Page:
Wednesday, April 26, 2006

The Greatness of Tom Hanks

This morning I remarked on Tom Hanks's impressive streak of 12 of 14 movies going over the $100M mark from 1993 to 2002. It turns out that his streak is even more impressive when you adjust for inflation. How much of a difference does it make? Toy Story's 1995 gross of $190M is actually $280M in 2005 terms.

Anyway, when you adjust the numbers, Hanks has actually by 14 of 17 movies over the $100M mark from 1992 until today. Has any other actor put together a streak that comes even close?

Clint Eastwood is a giant, durable movie star, but look at his adjusted numbers and you see that even during his high point, he only put together 6 or 9 movies that went over $100M. Heck, he only has 14 movies over the $100M mark in his entire career, and he's been around since 1967.

Tom Cruise is a super-gigantic movie star with great numbers. Since 1986, he's put 16 of 20 over the $100M (adjusted). That's a rate equivalent to Hanks. But for my money, Hanks's streak is more impressive because of the movies he did. A lot of Cruise movie's are hits no matter who stars in them. (Also, Hanks's next three projects all look like they have a good chance to join the $100M club.)

Sylvestor Stallone was the biggest star on the planet once. At his height he put 6 of 11 movies over $100M (adjusted). Ditto Robert Redford who also put 6 of 11 movies over the adjusted $100M mark.

Watching Bossom Buddies, who would have thought that we were seeing the birth of our generation's biggest star?

Update: A commenter suggests Harrison Ford, the star who's my personal favorite. I accosted him at a party once, but that's a story for another time. Suffice it to say that he's more gracious than anyone could possibly expect. And that voice isn't made in the mixing room.

But what about his inflation adjusted run? Beginning in 1980 with Empire and going through 1994's Clear and Present Danger, Ford put 11 of 15 movies over the $100M mark.


Colin Samuels said...

I believe that Clark Gable appeared in only one money-losing film in his entire career; during his "King of Hollywood" years during the 30's and 40's, he had a long string of very profitable films. I'm not certain how much his most profitable movies would have made in present-day dollars, though.

Anonymous said...

Tom Hanks is "our generation's greatest star" only by the metric of filthy, filthy lucre.

Anybody with any trace of aesthetic appreciation knows that the true genuis of our time--our Olivier, our Brando--is Peter Scolari.

Crank said...

I don't have the adjusted figures but Harrison Ford had a good run from Star Wars through Clear and Present Danger, granting that the Star Wars movies would have drawn the big bucks with a different Han Solo.

arrScott said...

I'd love to see an inflation-adjusted chart for Bogart. What about Mel Gibson (11 over $100 mil, non-adjusted), Russel Crowe (who with adjustment probably has four over $100 mil and might be in the midst of a Harrison Ford-like run) and George Clooney (six over $100 mil, unadjusted, since '97).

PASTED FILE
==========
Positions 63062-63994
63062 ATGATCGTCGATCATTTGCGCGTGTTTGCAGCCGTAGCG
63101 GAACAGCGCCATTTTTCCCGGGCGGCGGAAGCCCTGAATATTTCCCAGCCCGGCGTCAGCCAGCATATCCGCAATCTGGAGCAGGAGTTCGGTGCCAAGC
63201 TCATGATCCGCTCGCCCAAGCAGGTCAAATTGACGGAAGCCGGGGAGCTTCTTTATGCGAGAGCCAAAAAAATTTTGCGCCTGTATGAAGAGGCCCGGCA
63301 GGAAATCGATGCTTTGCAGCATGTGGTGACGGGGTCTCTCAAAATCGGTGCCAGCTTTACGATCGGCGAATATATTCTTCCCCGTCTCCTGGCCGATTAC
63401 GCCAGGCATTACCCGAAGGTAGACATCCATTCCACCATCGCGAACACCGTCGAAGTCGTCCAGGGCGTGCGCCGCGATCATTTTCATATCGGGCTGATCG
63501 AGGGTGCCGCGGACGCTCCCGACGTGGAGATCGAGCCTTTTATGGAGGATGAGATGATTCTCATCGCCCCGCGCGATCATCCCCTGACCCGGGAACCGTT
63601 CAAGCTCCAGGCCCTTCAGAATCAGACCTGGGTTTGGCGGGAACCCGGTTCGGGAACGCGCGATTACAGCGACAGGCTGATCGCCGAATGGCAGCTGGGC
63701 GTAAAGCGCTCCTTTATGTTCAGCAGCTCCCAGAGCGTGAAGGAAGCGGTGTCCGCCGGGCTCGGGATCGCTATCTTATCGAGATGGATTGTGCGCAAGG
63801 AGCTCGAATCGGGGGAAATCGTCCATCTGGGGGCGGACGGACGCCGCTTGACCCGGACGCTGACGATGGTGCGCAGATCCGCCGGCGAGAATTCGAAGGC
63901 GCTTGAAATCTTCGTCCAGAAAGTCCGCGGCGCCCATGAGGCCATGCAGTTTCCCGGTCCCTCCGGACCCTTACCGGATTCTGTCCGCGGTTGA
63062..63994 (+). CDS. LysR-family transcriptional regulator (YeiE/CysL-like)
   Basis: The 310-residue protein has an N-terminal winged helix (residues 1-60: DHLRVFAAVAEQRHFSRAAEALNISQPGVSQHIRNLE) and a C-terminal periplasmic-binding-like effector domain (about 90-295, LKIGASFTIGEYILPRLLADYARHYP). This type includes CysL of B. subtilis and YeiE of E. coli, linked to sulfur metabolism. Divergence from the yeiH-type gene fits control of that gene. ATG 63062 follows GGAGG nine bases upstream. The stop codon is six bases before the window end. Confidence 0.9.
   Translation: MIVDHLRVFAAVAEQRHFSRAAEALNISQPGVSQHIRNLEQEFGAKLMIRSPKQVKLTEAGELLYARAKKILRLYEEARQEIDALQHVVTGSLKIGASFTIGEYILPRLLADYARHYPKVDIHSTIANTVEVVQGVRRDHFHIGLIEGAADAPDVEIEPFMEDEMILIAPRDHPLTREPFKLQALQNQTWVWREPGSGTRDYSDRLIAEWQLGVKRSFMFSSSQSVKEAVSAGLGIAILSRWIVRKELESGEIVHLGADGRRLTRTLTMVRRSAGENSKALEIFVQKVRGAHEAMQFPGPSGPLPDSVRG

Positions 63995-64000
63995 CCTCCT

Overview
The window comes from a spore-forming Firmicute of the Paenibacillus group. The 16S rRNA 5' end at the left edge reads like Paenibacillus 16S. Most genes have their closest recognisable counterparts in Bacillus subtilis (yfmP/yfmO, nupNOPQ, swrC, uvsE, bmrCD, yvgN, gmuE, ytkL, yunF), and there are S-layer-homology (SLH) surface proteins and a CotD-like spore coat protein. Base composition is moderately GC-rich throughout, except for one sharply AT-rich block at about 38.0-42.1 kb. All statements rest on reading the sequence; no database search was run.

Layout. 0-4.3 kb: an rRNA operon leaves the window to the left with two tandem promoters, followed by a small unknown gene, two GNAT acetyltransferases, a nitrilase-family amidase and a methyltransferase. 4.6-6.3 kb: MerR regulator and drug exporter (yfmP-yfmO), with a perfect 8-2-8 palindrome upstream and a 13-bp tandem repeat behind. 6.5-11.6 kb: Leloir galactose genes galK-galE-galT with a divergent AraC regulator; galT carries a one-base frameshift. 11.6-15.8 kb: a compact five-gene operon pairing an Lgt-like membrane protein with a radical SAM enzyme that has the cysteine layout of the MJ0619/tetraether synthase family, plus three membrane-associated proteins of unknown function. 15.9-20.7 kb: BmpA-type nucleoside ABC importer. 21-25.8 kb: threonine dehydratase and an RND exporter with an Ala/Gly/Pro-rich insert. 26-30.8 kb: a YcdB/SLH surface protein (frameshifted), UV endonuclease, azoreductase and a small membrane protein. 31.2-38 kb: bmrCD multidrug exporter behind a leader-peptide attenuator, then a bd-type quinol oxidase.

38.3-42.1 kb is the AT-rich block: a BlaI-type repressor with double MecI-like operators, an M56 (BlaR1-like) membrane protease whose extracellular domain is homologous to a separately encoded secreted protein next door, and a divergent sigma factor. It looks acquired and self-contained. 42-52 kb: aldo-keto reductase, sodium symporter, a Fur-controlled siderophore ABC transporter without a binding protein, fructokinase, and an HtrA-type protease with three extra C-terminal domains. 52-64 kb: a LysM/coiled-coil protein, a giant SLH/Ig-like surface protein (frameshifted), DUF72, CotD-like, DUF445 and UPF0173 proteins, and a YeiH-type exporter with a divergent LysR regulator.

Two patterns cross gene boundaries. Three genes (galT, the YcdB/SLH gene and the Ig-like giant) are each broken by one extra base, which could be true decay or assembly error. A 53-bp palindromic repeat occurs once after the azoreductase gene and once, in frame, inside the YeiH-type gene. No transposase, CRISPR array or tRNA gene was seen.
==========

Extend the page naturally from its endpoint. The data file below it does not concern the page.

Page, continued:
Re Harrison Ford, I think it's best to think of him as Hanks' predecessor, not his competitor. And I'm not so sure Star Wars becomes the culture-changing phenomenon it does, or even a profitable three-movie franchise in the early 1980s, without Harrison Ford. Imagine a Mark Hamill-quality actor as Han Solo, and you're left with nothing much besides Darth Vader and the special effects to keep people watching. The same goes, but moreso, for the Indiana Jones movies. There is no greater heterosexual male fan of Tom Sellick than I, but there is no way Sellick as Indy becomes the enduring cultural icon (and box-office manna) that Harrison's Indy did.

But what about quality? Stalone once made the insightful differentiation between actors and performers in Hollywood. Sadly, Stalone himself ain't much of an actor (at least not outside of a very small range). Ditto for Cruise, who does two very limited kinds of characters very very well. Eastwood has become so iconic a presence that it's easy to overlook just what a great actor he really is. Ditto Ford, who during the 1980s and early 1990s surprised pretty much everyone with how well he could disappear into characters as diverse as John Book, Henry Turner, and Indy.

Which leaves Hanks, who much to my desire to conclude otherwise has shown perhaps the greatest range of authentic acting performance of anyone else on the list. To put his talent in perspective: While watching Forrest Gump for the first time, I didn't even notice what a terrible movie it is. Hanks was that good. He's at his peak playing a certain range of character best described as "Guys You'd Expect Jimmy Stewart to Play," but he can disappear into other roles with apparent ease.

Steven Den Beste said...

I wouldn't be surprised if, adjusted for inflation, John Wayne has an even better record.

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